New product: Sharper, stronger blades for JD 50/60/90-series drills, available only from Exapta Solutions.
Exapta Solutions Inc. announces a major upgrade now available for the John Deere 50, 60, & 90-series no-till drills: Stronger, sharper blades. For these drills, the OEM & all other aftermarket blades have rather dull edges when new, and they only get duller with use, which hinders the cutting of straw and stalks—resulting in hairpinning, i.e., tucking the residue into the furrow with the seed sandwiched in the middle—as well as poor cutting of the soil itself. Attempting to overcome this requires more down-pressure and frame weight, sometimes a great deal more. To get at the heart of the problem—dull blades—Exapta commissioned Ingersoll-Canada to custom-build a blade to fit these drills, using Ingersoll’s proprietary, proven technology in steel formulation. The result is a boon to farmers with blades that are much sharper new, and stay sharper as they wear. Since the blades are a stronger steel, they actually are less susceptible to breakage in rocks.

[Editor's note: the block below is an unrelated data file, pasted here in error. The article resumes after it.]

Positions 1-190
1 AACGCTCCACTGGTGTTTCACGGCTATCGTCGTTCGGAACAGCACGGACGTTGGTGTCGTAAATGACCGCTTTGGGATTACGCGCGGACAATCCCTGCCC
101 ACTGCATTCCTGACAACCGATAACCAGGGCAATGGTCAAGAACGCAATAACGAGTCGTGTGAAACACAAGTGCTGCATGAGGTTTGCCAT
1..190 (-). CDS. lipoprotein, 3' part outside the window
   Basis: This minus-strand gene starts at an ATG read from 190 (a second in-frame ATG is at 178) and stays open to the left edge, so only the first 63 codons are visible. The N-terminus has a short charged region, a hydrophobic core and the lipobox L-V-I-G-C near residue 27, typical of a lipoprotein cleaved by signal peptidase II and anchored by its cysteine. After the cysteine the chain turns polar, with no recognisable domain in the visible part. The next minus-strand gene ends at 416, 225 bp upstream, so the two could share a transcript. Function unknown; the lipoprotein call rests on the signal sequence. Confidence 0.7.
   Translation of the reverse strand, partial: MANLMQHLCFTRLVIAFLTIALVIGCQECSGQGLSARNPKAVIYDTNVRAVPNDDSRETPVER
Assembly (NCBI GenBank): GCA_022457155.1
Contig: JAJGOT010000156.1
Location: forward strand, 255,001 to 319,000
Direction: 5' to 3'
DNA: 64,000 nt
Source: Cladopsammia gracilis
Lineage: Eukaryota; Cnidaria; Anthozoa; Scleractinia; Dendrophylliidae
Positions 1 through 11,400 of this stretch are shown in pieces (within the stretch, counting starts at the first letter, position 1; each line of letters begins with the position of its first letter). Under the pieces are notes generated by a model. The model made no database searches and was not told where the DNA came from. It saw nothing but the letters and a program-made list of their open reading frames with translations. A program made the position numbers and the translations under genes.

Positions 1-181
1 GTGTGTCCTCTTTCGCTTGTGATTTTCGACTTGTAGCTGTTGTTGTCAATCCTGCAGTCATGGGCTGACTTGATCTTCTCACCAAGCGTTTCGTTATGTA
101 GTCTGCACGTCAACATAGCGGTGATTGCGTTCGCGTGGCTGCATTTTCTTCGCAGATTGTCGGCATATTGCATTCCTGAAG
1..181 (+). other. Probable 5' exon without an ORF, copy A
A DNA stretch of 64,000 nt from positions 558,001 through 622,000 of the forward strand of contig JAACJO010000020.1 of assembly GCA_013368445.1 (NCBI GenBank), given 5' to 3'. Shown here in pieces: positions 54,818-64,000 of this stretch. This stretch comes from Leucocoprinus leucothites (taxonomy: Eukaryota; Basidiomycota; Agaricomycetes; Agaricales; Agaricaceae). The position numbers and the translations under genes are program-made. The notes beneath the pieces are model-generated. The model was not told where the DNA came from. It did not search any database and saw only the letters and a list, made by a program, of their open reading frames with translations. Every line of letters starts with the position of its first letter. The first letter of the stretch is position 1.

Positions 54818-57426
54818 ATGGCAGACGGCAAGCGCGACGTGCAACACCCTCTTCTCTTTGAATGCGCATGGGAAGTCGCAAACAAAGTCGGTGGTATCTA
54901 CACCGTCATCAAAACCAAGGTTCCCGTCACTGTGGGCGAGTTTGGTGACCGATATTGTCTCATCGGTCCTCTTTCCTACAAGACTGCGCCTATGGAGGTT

Longtime agronomy consultant and Exapta founder, Matt Hagny, says, “We’ve always fought to get the Deere no-till drills to cut residue adequately. Hairpinning of straw and stalks has been a weakness for them. I’m surprised no one has tackled this problem with sharper blades thus far. Fortunately, the folks at Ingersoll were receptive, and we got it done. I’m looking forward to seeing a lot less hairpinning in my clients’ fields, and less overall down-pressure being needed to cut both straw and soil.”
Leah Lanie, Sales Manager for Exapta, comments, “Blade dullness on these drills is a big issue, especially if straw is damp.”
The blades are available through Exapta for $36.23 ea. Dimensions are identical to OEM.
New product: Mojo Wire for Keetons on grain drills.